After several more lengthy phone calls, we met in person on a brisk Sunday in January. Upon our initial meeting, he seemed to have potential. He was tall, dark, handsome, and also well-spoken and pretty much everything I had put on my list. Except that I felt a gnawing in my stomach, even at that first meeting, though I chalked it up to nerves.
When your stomach gnaws, you should listen. Barring stomach issues, that is your internal warning system trying to get your attention. But, living in a state where attractive middle-aged men of color are hard to find, I decided not to listen. Which is how over the next several months, I would realize that I was dating an abuser. His abuse was cloaked in an illusion of care, and it took my therapist, brother, and several good friends talking with me—along with me digging into his past—for me to realize that this would not end well. In the first half of 2021, I gained an understanding of gaslighting and narcissism that I could have done without. More importantly, though, I am forever thankful for those in my life who saw what I couldn’t. It took his previous partner four years to get away from him.
I spent the second half of 2021 unpacking how the hell I could end up in such a relationship and healing myself, while still getting the occasional text from this man. Turns out narcissistic types don’t like when you take your ball and go home.
Despite the awful dating experience of 2021, I still yearned for a connection and, if we are going to be honest—and since we are all adults here—I also missed physical intimacy. Fast forward to January of this year. I decided to start the great dating adventure all over again, but this time, there would be no list. It would be leaning into my intuition and trusting it as I often have. When I listen, my gut does not lie to me.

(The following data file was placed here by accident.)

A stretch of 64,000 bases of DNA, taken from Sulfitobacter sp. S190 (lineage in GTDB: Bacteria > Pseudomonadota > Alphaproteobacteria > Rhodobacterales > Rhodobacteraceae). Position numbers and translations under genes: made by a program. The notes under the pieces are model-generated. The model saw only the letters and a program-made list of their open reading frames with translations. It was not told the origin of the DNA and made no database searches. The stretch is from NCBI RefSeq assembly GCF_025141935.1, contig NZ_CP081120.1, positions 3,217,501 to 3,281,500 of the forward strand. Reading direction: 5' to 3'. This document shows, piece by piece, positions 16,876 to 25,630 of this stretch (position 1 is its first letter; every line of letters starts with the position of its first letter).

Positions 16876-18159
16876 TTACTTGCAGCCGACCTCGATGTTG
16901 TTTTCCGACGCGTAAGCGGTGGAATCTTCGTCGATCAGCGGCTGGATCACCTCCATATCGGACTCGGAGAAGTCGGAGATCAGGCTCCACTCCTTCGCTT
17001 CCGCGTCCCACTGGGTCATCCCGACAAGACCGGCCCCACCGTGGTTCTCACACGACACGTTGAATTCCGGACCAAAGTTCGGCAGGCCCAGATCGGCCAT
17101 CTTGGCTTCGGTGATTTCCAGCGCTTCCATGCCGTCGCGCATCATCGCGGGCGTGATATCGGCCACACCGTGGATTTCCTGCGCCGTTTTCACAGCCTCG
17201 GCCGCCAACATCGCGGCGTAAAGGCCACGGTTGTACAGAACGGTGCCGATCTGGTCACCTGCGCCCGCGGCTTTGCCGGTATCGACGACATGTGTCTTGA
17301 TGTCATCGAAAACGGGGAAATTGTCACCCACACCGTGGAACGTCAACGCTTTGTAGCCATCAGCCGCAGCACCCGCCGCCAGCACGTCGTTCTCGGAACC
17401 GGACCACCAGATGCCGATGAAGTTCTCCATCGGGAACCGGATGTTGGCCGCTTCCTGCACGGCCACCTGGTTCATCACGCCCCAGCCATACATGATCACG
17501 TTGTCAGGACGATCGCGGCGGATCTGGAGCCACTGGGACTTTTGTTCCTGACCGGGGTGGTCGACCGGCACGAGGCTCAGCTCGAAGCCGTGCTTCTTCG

However, unlike previous dating attempts, I decided that this time, my approach was going to be very much like secondhand shopping. Anyone who has ever spent time thrifting knows that the day you go thrifting with a mission is the day you probably are not going to find anything that you want. It is almost guaranteed that if you walk into the local thrift store looking for XYZ, it won’t be there—and if it is, it isn’t available in your style. You might buy something, but when you get it home and cleaned up, odds are high it will sit in your closet until you take your next load to Goodwill.
The real joy of thrifting is casually browsing with no agenda. That’s the day that you might find vintage Pyrex or Coach purses on the bottom of the shelf for $5. However, those days require that you have no agenda and plenty of patience. That’s why dedicated thrifters visit thrift stores often.